- Paperback: 472 pages
- Publisher: No Starch Press; 2 edition (December 7, 2014)
- Language: English
- ISBN-10: 1593275846
- ISBN-13: 978-1593275846
- Product Dimensions: 1 x 7 x 9.2 inches
- Shipping Weight: 2 pounds (View shipping rates and policies)
- Average Customer Review: 83 customer reviews
- Amazon Best Sellers Rank: #25,425 in Books (See Top 100 in Books)
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About the Author
Marijn Haverbeke is an independent developer and author, focused primarily on programming languages and tools for programmers. He spends most of his time working on open source software, such as the CodeMirror editor and the Tern type inference engine.
Top customer reviews
No, the code examples are not superficial. It's similar to Zed Shaw's exercises in Learn Python the Hard Way - they are specially crafted to teach you something. You should type out the examples on your computer, write comments on what each line does, download the data files from the website, and get the examples to run.
The author put this quote in the introduction:
"I do not enlighten those who are not eager to learn, nor arouse those who are not anxious to give an explanation themselves. If I have presented one corner of the square and they cannot come back to me with the other three, I should not go over the points again." -Confucius
An example is functional programming. I never understood it or the hype. I read many articles and discussion forums, but I never really got it. In Chapter 5, Higher-Order Functions, the author doesn't even mention the buzz-words "functional programming". He simply starts off with the typical for-loop to print each item in an array. Then he shows how the for-loop can be enclosed in a function. Then he modifies the function so it can take in generic actions instead of just printing - a function that takes another function as input. For practice with functions on functions, you create a few more: filter, map, reduce... BAM! it all hits me. With the stuff I learnt in Chapter 3, I now know the benefits of no-side effects, limiting scope, recursion, and leaving the original data alone. I see why stringing small functions together allows more flexibility than a long recipe of for-loops. I see why functions allow you to follow the data being manipulated more clearly. I finally get it.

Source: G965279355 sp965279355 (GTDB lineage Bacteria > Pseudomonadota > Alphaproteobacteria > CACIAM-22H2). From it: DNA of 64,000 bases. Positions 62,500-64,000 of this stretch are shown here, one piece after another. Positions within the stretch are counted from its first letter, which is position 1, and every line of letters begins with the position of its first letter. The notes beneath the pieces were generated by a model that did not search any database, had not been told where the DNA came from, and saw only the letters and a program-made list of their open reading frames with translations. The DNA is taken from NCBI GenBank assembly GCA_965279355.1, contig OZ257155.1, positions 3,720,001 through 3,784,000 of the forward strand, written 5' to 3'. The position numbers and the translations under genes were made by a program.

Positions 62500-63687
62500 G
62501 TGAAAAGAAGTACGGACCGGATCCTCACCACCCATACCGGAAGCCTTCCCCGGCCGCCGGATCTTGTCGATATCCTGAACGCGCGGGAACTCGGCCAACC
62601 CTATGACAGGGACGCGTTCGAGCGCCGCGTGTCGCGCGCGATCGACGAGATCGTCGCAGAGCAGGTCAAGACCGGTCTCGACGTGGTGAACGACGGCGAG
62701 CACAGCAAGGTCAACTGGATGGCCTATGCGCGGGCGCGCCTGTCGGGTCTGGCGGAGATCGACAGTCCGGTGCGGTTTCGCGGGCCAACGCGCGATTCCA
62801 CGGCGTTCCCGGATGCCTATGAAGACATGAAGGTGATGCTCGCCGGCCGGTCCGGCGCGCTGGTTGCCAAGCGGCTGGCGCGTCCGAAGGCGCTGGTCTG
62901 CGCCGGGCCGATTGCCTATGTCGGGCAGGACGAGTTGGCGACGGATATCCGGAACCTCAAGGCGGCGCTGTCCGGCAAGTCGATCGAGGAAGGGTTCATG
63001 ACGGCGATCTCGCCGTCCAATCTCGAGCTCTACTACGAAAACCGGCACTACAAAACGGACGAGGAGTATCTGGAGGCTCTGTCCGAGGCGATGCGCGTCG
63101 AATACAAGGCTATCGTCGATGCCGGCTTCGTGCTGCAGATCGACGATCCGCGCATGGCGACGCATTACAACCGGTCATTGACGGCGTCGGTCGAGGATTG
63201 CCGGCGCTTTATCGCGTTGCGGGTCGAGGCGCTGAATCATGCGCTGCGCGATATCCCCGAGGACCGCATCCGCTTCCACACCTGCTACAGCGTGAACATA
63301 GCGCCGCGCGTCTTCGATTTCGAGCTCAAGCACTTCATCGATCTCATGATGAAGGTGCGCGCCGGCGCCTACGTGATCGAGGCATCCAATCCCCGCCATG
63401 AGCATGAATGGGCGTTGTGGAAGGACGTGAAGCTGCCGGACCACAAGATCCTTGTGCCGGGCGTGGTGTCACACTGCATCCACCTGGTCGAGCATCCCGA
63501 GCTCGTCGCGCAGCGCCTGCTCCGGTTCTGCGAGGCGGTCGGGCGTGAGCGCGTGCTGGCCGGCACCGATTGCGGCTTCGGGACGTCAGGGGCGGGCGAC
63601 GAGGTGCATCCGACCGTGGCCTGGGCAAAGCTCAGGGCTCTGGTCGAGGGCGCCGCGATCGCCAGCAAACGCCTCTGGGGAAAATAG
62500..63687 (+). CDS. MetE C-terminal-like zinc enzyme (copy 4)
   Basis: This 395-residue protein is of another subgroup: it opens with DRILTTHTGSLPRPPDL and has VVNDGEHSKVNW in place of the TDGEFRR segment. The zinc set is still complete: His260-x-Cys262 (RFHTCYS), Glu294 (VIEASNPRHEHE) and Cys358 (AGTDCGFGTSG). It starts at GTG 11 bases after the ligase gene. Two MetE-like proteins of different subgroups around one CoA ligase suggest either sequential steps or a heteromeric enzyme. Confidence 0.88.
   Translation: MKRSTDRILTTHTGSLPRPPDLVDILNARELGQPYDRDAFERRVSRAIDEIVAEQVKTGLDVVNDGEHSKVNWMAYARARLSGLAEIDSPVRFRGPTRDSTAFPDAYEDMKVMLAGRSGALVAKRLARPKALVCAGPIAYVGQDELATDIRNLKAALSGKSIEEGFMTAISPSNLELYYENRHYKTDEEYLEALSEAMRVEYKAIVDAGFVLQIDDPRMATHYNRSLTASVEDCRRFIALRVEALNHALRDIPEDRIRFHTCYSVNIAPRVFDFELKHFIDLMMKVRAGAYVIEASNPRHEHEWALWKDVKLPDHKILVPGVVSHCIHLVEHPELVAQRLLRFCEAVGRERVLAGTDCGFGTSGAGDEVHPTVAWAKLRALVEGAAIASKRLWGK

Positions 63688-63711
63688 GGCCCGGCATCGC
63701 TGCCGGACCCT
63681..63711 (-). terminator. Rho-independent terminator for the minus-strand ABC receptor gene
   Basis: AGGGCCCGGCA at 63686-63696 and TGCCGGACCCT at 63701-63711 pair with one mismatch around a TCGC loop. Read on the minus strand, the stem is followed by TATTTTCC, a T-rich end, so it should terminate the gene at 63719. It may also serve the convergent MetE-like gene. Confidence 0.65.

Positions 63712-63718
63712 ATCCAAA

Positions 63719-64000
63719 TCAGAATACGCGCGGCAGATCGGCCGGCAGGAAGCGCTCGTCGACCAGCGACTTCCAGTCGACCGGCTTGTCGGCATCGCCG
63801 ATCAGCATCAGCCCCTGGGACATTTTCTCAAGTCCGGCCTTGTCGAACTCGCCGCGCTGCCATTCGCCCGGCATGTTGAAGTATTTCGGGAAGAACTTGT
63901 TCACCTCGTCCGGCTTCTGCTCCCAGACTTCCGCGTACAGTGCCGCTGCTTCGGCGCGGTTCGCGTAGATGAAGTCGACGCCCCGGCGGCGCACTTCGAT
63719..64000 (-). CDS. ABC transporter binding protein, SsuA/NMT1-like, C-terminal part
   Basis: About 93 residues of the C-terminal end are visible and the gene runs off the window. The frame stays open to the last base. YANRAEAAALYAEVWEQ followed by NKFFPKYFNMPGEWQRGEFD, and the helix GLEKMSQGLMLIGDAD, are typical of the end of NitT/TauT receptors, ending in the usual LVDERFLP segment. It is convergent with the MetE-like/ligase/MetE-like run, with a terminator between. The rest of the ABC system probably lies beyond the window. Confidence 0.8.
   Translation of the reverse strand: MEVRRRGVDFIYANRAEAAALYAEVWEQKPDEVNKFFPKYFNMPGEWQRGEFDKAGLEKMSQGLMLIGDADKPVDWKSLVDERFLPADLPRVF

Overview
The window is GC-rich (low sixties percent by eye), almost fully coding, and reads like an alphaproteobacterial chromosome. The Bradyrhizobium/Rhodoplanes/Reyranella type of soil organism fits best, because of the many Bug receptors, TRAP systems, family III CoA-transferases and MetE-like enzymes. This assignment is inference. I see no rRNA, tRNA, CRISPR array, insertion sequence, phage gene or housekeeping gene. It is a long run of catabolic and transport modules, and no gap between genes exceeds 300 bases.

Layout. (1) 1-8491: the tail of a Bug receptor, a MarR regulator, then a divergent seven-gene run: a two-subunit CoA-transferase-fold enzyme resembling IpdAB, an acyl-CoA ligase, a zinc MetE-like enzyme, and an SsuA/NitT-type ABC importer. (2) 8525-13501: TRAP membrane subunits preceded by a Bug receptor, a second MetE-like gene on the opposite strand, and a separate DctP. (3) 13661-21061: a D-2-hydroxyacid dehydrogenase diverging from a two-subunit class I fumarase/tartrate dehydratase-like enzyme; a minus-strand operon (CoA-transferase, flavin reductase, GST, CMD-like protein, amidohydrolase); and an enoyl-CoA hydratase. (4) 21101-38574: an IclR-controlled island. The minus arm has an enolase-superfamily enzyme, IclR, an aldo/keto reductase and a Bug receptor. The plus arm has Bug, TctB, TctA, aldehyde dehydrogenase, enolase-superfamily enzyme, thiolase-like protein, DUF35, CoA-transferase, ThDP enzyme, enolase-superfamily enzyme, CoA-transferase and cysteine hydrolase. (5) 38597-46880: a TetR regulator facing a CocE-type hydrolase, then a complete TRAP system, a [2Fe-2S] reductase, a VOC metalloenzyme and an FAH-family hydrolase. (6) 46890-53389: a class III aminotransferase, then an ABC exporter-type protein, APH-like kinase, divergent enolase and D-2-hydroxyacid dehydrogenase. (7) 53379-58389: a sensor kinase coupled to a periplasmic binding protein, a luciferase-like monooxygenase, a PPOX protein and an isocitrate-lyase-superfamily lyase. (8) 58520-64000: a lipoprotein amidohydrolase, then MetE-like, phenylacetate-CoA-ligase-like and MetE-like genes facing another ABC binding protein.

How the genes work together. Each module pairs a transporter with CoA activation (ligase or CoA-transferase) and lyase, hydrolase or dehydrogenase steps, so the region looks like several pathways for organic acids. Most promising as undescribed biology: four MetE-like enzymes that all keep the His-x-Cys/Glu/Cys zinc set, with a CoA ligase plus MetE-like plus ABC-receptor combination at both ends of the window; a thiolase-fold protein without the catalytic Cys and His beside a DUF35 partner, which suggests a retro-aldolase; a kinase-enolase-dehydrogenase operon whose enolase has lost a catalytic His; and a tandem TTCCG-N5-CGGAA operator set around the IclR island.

The funny thing is, the book isn't even that "deep". After all, it's actually a programming book where he walks you through code examples, not a conceptual computer science book. It's odd how concepts just come to you - that's how eloquent the book actually is.
Now I use node, express, jquery etc. I find it a pretty good gude to getting it right and why.